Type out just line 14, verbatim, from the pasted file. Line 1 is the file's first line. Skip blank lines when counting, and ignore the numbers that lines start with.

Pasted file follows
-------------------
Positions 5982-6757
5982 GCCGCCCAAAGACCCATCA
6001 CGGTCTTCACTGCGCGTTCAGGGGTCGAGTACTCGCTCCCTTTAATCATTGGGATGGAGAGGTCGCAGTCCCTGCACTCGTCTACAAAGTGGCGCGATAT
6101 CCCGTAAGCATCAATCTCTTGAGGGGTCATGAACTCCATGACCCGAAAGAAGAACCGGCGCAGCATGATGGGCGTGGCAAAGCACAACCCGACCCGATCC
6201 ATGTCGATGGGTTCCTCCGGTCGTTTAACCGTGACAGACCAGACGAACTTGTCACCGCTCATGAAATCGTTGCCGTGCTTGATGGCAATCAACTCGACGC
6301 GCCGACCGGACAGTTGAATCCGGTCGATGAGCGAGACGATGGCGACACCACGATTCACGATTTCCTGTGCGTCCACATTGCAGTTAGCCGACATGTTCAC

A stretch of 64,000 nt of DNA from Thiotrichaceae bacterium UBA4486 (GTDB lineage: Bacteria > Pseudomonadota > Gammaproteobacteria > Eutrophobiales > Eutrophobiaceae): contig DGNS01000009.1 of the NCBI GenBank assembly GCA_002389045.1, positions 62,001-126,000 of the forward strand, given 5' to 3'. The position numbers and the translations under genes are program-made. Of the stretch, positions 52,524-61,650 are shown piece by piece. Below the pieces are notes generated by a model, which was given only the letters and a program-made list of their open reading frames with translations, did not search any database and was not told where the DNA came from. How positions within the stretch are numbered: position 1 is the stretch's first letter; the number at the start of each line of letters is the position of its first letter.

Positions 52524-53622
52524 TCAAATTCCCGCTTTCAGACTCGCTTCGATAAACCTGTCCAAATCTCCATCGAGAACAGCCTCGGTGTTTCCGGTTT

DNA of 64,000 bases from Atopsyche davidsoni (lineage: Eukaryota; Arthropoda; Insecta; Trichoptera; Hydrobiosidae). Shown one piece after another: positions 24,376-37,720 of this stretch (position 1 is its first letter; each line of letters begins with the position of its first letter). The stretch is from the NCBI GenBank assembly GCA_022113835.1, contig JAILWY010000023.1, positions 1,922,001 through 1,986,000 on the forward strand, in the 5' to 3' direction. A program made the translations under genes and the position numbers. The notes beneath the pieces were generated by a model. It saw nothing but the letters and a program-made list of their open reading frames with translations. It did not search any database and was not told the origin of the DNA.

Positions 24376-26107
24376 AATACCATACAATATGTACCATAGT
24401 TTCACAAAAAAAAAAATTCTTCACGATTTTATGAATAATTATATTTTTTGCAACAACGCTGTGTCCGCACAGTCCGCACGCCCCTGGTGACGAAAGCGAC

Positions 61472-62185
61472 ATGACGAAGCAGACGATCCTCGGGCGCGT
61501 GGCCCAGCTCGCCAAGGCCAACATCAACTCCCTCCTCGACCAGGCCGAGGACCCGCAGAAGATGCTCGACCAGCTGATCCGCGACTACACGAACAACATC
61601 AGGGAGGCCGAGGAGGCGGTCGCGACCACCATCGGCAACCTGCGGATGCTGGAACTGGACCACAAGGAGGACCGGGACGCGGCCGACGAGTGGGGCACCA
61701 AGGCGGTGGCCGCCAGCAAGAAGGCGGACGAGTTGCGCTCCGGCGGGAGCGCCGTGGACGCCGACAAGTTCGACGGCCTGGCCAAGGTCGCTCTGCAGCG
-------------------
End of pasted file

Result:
Positions 61472-62185